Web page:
soldiers. It was an act of indescribable terror.
Soviet soldiers were
advancing on Manchuria and North Korea,
just as they had promised when fighting ceased in Europe.
The allies had defined beforehand the point each army could reach. The dividing
line would be in the middle of Korea,
equidistant between the Yalu River
and the southern end of the peninsula. The U.S. government negotiated with the
Japanese the rules that would govern the surrendering of troops on their own
territory. Japan would be
occupied by the United
States. In Korea,
annexed to Japan,
there would remain a large force of the powerful Japanese army. South of the 38th
Parallel, the established dividing line, U.S. interests prevailed. Syngman Rhee, reincorporated to that part of the territory
by the U.S.
government, was the leader the Americans supported, with the open cooperation
of the Japanese. This is how he won the hard-fought election of 1948. That
year, the soldiers of the Soviet Army had pulled out of North Korea.
On June 25, 1950 war broke
out in the country. It is still unclear who fired the first shot, whether it
was the combatants in the North or the American soldiers on duty with soldiers
recruited by Rhee. The argument does not make any sense if one analyzes it from
the Korean angle. Kim Il Sungís
soldiers fought against the Japanese for the liberation of all Korea. His
armies advanced irrepressibly up to the far reaches to the South where the
Yankees were defending themselves with the massive back-up of their fighter
and other cities had been occupied. MacArthur, commander-in-chief of U.S. forces in
the Pacific, decided to order a Marine landing at Incheon,
at the rearguard of Northern forces which by now were in no condition to
fell in the hands of Yankee forces, preceded by devastating air strikes. That
fostered the idea of the U.S. military command in the Pacific to occupy all of Korea,
since the Peoplesí Liberation Army of China, lead by Mao Zedong had inflicted a
resounding defeat on the pro-Yankee forces of Chiang Kai-shek, supplied and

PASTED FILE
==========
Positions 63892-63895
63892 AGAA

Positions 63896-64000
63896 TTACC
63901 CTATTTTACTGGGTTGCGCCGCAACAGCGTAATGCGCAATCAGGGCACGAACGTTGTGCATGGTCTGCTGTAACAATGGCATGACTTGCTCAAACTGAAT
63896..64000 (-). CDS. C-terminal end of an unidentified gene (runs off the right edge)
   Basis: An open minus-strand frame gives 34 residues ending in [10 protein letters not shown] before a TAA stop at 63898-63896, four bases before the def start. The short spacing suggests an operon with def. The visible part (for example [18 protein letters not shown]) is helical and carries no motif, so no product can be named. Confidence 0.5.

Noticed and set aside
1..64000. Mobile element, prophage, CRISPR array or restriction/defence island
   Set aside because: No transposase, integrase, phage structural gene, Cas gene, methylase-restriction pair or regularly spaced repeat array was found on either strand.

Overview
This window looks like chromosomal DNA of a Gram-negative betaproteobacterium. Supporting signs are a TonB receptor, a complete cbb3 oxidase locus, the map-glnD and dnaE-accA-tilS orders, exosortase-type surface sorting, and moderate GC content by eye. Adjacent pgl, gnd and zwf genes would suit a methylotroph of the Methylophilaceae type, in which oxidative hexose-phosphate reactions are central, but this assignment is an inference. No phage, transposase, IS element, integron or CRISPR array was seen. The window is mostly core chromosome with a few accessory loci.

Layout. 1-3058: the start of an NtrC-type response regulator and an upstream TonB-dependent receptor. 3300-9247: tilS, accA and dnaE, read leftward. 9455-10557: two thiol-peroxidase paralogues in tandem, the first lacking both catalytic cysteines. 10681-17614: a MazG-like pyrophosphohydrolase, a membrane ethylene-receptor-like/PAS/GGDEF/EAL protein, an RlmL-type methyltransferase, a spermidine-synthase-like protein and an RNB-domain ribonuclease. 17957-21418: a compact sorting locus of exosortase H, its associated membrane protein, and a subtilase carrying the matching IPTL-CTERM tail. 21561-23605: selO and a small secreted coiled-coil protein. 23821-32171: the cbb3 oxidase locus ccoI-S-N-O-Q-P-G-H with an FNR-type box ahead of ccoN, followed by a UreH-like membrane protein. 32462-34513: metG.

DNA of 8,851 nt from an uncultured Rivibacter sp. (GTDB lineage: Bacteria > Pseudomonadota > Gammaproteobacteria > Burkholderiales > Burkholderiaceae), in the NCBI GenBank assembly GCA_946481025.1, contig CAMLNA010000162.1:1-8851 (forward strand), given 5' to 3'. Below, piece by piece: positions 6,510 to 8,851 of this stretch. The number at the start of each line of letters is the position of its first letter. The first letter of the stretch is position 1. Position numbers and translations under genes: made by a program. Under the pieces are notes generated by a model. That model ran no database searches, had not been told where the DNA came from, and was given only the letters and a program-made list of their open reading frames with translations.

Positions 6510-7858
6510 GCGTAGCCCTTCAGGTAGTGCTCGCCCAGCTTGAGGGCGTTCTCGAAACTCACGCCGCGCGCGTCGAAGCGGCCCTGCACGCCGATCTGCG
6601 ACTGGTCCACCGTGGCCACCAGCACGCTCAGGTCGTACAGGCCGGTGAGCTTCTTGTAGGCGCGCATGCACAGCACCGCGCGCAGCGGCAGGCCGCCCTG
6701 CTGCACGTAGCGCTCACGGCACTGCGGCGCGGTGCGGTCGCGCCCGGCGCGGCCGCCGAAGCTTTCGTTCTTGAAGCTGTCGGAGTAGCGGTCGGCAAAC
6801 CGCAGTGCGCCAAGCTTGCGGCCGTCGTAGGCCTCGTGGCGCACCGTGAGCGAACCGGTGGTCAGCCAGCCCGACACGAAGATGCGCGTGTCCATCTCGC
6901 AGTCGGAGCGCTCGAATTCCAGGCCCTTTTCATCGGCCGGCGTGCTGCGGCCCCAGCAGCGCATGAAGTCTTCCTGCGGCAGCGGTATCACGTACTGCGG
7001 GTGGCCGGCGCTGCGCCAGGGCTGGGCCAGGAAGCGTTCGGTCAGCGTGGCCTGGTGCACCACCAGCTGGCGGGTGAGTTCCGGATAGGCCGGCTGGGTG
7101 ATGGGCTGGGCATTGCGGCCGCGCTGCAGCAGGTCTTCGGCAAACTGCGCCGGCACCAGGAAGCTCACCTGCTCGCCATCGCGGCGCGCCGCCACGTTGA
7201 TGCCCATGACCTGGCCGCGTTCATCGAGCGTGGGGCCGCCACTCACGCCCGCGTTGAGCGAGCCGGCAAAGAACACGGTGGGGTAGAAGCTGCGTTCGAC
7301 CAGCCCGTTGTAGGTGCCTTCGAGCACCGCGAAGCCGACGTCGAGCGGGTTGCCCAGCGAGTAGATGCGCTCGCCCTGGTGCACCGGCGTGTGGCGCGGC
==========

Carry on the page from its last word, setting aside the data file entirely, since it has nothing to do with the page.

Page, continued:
supported by the United States. The entire continental and maritime territory
of that great country had been recovered, with the exception of Taipei and other small
near-by islands where Kuomintang forces found refuge after being transported
there by vessels of the Sixth Fleet.
The history of what
happened then is well known today. It should not be forgotten that Boris
Yeltsin handed over to Washington the Soviet Union archives, among other things.
What did the United States do when the practically inevitable
conflict broke out under the premises created in Korea? It portrayed the northern
part of that country as the aggressor. The Security Council of the recently
created United Nations Organization, promoted by the victorious powers of W. W.
II, passed a resolution that none of the five members could veto. Precisely in
those months, the USSR had
expressed its disagreement with the exclusion of China
from the Security Council, where the U.S. was recognizing Chiang Kai-Shek, with less than 0.3 percent of national territory and
less than 2 percent of the population, as a member of that Council and with a
right to veto. Such arbitrariness led to the absence of the Russian delegate,
with the result that the Council agreed to give the war the character of a UN
military action against the alleged aggressor: the Peoplesí Democratic Republic
of Korea. China,
completely outside the conflict, which was affecting its unfinished fight for
the total liberation of the country, saw the threat hovering directly against
its own territory, this being unacceptable for its security. According to
public information, Prime Minister Zhou Enlai was
sent to Moscow to inform Stalin of Chinaís point
of view about the inadmissibility of the presence of UN forces under U.S. command on the banks of the Yalu River
which marks Korea's border
and to request Soviet cooperation. At the time there were no profound
contradictions between the two Socialist giants.
It is affirmed that Chinaís
response had been planned for the 13th of October and that Mao postponed it for
the 19th, awaiting the Soviet reply. That was as long as he could put it off.
I intend to finish this
reflection next Friday. It is a complex and laborious subject which requires
special care and information as precise as possible. These are historical
events that should be known and remembered.
Fidel Castro Ruz
July 22, 2008.